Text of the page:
Reforming the Reformation, part 2
It should be apparent by now that everything that exists evolves. The entire universe has evolved from a singularity of some sort. And while our understanding of reality is changing (an evolution itself) and our idea of a one-time Big Bang gives way to a universe that has always existed in some reality or another, our universe—the one we physically inhabit right now, is still evolving. There is no doubt all life on this planet began as very simple, single-celled organisms that, over millions of years, slowly began their crawl toward sentience and civilization. Everything evolves.
Just as life, planets and stars evolve, so do our created human systems. Economic, political and religious systems all change over time. Yet, while the evolution of the universe and life seems linear—from a less complex to a more complex place; from a less conscious to a more conscious awareness, the evolution of religion (and politics and economics) seems to ebb and flow. We make a few steps forward, and then fall back a couple of steps. We make some spiritual and religious progress, then devolve into superstition and tradition for the sake of tradition, before we work our way out and forward again.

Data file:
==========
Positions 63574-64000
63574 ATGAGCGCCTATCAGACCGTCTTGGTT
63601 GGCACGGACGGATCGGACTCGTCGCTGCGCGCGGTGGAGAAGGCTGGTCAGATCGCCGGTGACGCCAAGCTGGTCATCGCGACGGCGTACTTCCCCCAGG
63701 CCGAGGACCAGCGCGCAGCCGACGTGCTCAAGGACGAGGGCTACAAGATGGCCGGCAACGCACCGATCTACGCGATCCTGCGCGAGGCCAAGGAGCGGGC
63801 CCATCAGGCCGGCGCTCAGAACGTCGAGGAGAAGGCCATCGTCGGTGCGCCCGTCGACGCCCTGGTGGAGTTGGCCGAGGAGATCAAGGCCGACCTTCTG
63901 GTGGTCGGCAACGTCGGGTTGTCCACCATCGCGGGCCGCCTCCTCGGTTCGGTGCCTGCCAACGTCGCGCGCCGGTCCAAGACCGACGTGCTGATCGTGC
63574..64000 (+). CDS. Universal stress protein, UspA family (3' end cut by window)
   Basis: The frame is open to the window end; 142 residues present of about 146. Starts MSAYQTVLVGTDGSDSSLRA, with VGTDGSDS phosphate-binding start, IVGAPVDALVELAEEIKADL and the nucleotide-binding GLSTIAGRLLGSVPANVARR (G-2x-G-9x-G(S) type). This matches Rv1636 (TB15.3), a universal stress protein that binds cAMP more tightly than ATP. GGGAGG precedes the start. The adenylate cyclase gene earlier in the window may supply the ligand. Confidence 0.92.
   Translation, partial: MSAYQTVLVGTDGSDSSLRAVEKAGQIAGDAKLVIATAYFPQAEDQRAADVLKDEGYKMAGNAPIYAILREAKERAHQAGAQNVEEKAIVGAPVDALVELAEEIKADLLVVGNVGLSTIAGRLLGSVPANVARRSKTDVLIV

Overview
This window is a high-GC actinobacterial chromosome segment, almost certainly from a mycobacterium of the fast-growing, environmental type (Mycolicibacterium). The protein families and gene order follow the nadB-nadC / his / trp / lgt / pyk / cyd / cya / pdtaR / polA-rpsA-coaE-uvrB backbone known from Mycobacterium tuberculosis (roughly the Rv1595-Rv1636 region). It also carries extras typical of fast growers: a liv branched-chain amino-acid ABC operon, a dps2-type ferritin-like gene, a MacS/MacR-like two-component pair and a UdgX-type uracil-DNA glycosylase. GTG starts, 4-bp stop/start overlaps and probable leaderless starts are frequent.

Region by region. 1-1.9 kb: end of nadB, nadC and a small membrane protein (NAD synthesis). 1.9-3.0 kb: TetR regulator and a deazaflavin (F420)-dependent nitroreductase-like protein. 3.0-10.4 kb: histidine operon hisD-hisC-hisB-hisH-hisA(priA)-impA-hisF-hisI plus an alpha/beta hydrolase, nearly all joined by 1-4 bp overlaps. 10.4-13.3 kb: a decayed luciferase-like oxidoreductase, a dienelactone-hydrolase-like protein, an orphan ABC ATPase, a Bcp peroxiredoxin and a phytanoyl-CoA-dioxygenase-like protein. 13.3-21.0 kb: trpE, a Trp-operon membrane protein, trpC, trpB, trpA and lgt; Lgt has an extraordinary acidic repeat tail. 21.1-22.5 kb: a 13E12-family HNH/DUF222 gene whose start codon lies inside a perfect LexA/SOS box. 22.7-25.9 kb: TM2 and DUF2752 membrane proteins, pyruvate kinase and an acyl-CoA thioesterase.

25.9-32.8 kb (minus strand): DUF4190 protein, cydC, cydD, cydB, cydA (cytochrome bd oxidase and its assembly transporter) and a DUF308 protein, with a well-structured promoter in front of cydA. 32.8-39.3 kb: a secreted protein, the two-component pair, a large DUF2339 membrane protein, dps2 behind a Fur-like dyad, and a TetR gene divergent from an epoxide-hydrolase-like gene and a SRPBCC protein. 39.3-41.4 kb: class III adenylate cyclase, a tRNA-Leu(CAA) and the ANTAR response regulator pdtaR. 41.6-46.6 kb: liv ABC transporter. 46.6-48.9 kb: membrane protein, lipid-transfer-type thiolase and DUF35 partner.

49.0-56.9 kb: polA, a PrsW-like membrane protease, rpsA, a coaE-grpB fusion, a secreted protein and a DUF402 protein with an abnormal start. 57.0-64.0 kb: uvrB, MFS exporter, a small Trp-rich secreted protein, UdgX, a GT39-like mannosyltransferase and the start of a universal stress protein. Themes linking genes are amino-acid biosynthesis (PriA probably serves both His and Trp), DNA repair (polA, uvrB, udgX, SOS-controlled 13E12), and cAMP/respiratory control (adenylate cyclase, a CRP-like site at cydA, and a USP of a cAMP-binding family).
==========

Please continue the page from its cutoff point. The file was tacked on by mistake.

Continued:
As we evolve as spiritual beings, we share our ideas about what it means to be spiritual with others. Most often, we do this through religious systems. Initially, religion will be a set of practices and beliefs that are shared by a community. That community will develop rituals—the patterned, repeated enactments of a community’s myths. Ritual evolves very slowly, and over time it becomes tradition. These traditions eventually lose their meaning for religious communities removed from the progenitors of the original myths and rituals by generations, centuries, or even millennia. At that point, a reformer (typically an entity that is more spiritually evolved) comes along and recreates the religion, usually causing all sorts of havoc as traditions and myths are shattered.